Enjoying ad-free content?
Since July 1, 2024, we have disabled all ads to improve your reading experience.
This commitment costs us $10,000 a month. Your support can help us fill the gap.
Support us
Our journalism is banned in Russia. We need your help to keep providing you with the truth.

Putin Must Focus on Thinking Long-Term

With President Vladimir Putin engrossed in matters of history, religion, geopolitics and war, a sense of strategic drift is unnerving the nation's elites. With all the patriotic consolidation around Putin, there is no effort to define a long-term vision for the country.

In his public statements Putin sounds more interested in glorifying Russia's past than in charting a course for the nation's future. He is largely indifferent to his 2012 campaign pledges, which now require a major revision in vastly changed circumstances.

If the policy goals he was elected to implement are no longer relevant, and new objectives are not being formulated, it creates a crisis of political legitimacy with the rationale for Putin's presidency dissipating.

The sky-high ratings have numbed his political sensitivities to allow for policies that look ill-conceived and even distasteful. The legally dubious decision to move the 2016 parliamentary elections by three months gives the Kremlin no political advantage while betraying an inner sense of insecurity and weakness.

The disgraceful plan to destroy embargoed food from Europe flies in the face of Orthodox values and the public sentiment traumatized by a history of famine, war and Soviet scarcity. This tone-deaf decision and the widely publicized lavish wedding of the president's spokesman combine to create Russia's "let them eat cake" moment. The president's excessive ratings are turning into a source of political instability. The desire to maintain the current consolidation around Putin pushes the Kremlin to deny access to viable political alternatives even at the regional and local levels of government.

This is the logic behind the decision to deny registration to the Democratic Coalition for the 2015 regional legislative elections. While the technical goal is to deny the Parnas opposition party the legal way to field candidates in the 2016 Duma elections without collecting signatures, the fear seems to be that election results may not confirm the stratospheric levels of pro-Putin support, undermining the regime's survival strategy.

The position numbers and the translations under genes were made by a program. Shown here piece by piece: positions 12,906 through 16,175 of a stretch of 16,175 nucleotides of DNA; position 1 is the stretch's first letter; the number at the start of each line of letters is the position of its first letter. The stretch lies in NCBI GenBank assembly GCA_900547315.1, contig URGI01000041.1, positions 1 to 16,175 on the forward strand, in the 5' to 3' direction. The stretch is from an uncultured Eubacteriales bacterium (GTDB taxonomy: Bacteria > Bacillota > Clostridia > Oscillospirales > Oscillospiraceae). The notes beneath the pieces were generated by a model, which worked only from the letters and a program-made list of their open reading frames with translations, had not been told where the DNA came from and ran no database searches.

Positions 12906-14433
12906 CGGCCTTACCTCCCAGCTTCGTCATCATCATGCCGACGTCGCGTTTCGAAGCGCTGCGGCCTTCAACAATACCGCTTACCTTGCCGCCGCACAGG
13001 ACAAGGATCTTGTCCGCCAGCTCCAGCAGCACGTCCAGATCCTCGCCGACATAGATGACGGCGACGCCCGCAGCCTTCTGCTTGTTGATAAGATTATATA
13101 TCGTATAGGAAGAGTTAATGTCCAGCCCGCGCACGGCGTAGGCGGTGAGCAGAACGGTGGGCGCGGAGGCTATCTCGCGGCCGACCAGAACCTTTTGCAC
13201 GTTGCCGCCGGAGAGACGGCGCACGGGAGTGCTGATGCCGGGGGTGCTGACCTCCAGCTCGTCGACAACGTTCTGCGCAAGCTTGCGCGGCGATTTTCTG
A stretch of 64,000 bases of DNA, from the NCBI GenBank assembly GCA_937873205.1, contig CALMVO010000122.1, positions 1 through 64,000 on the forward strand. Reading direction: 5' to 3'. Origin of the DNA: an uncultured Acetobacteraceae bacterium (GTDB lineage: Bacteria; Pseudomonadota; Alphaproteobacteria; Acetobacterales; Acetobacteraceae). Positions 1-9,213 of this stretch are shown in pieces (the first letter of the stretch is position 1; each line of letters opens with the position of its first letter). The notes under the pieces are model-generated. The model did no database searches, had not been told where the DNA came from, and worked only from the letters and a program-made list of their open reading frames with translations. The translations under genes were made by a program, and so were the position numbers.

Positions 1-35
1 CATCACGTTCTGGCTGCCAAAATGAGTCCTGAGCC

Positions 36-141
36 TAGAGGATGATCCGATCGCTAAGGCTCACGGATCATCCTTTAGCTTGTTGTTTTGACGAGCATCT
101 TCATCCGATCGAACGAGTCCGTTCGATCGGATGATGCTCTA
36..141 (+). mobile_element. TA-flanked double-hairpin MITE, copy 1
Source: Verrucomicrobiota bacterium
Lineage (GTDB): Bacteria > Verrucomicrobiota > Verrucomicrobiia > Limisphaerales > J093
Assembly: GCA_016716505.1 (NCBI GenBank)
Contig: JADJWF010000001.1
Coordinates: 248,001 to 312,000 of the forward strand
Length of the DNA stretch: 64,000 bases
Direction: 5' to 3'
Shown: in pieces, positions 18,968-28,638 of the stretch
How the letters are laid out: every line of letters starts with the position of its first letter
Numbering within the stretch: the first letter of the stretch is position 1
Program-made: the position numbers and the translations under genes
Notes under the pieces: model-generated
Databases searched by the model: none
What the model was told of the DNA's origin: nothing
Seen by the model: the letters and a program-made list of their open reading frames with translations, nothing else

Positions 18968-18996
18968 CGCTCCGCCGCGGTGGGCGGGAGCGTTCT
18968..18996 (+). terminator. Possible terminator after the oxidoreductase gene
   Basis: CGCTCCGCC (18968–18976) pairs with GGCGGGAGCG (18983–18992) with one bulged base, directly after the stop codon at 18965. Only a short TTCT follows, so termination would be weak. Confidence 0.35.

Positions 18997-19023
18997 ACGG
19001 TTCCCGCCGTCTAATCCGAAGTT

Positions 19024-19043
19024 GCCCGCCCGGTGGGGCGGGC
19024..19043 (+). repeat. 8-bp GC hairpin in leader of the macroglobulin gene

Instead of deflating the pressure for change by co-opting its agents into the legal political process, the policy is to eliminate any legitimate manifestation that such a clamor exists. The desire "to maintain the stratospheric ratings" at the cost of political legitimacy may fuel instability.

The strategic drift is debilitating. A sense of strategic purpose and direction needs to be restored soon.

Vladimir Frolov is president of LEFF Group, a government relations and PR company.

The views expressed in opinion pieces do not necessarily reflect the position of The Moscow Times.

… we have a small favor to ask. As you may have heard, The Moscow Times, an independent news source for over 30 years, has been unjustly branded as a "foreign agent" by the Russian government. This blatant attempt to silence our voice is a direct assault on the integrity of journalism and the values we hold dear.

We, the journalists of The Moscow Times, refuse to be silenced. Our commitment to providing accurate and unbiased reporting on Russia remains unshaken. But we need your help to continue our critical mission.

Your support, no matter how small, makes a world of difference. If you can, please support us monthly starting from just $2. It's quick to set up, and you can be confident that you're making a significant impact every month by supporting open, independent journalism. Thank you.

paiment methods
Not ready to support today?
Remind me later.

Read more